Going public may be the ticket for some company executives in the plastics processing industry, but for others it can turn into a nightmare. As the industry matures, more privately held firms desire to take the big leap into the public realm. Money is the main reason.
Many processors throughout the 1970s and 1980s grew - one press at a time - until they reached $10 million in annual sales. They operated their businesses the way many entrepreneurs did: by the seat of their pants. They were successful almost despite themselves.
But making that leap to $20 million in sales and meeting greater demands to provide more services and better quality requires capital - more than most processors can get on their own.
While an initial public offering may bring in needed capital, is it always the best move for these entrepreneurs? I don't think so.
First, they must give up control of their business. They discover they now have a fiduciary duty to give stockholders a good return on their investment. They also must answer to a board of directors.
Sometimes this shared control works, but for many it doesn't. Some end up with angry stockholders and board members who quit in disgust. What seemed like a stepping stone to growing business when the money rolled in after the IPO, becomes the entrepreneur's biggest problem.
The former Cimco Inc. is a good example. Russell T. Gilbert is a hands-on, entrepreneurial type. Going public in 1986 seemed like a good idea at the time, but from what I know about him and his penchant for entrepreneurialism, it probably wasn't a good idea, given how things turned out. (Gilbert is embroiled in a lawsuit over his failed attempt to buy back Cimco's injection molding operations.)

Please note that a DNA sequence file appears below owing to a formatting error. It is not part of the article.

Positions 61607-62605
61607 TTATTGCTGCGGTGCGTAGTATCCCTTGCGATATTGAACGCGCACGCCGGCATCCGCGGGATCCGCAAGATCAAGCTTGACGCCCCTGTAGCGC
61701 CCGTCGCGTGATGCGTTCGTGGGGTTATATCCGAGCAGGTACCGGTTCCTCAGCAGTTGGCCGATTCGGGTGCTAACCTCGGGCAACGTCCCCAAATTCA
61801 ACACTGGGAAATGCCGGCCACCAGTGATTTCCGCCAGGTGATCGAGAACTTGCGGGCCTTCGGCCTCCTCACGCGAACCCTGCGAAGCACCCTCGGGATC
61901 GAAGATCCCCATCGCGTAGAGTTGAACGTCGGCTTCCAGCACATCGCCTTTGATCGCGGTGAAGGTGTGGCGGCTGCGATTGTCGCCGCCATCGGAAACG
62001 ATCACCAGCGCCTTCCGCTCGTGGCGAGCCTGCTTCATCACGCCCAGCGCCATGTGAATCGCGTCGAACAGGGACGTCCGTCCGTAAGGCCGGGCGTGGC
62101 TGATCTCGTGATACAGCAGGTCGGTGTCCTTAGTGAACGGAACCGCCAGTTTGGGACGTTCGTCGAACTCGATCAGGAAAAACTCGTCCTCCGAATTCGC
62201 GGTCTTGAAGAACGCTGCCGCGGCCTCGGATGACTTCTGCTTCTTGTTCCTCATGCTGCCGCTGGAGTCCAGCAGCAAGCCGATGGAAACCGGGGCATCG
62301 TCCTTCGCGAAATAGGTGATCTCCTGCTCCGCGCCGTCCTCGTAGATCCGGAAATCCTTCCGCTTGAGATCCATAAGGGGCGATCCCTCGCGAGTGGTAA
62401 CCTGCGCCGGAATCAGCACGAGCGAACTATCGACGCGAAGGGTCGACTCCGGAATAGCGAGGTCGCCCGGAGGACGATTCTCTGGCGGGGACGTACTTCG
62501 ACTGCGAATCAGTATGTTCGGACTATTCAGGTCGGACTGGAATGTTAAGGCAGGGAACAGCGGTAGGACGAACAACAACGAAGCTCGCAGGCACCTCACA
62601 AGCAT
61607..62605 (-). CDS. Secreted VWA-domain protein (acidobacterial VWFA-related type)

One consultant who works with company owners as they decide whether to go public said that many of them aren't ready to relinquish the reins, and shouldn't do so, despite a desire to become a big company.
``If it's control they need, going public isn't the answer,'' he said.
An IPO must be done for the right reasons. If it is just to get cash to solve a short-term need for more equipment or a bigger building, other alternatives need to be explored. One company owner said he went public, only to sell his shares of the business then turn around and buy it back as a private entity a year later.
``Being a public company with all the hassles stockholders give you wasn't for me,'' he said.
It probably isn't for a lot of people. Plastics entrepreneurs need to think long and hard before they succumb to IPO fever.
Goldsberry is a Plastics News correspondent based in Phoenix.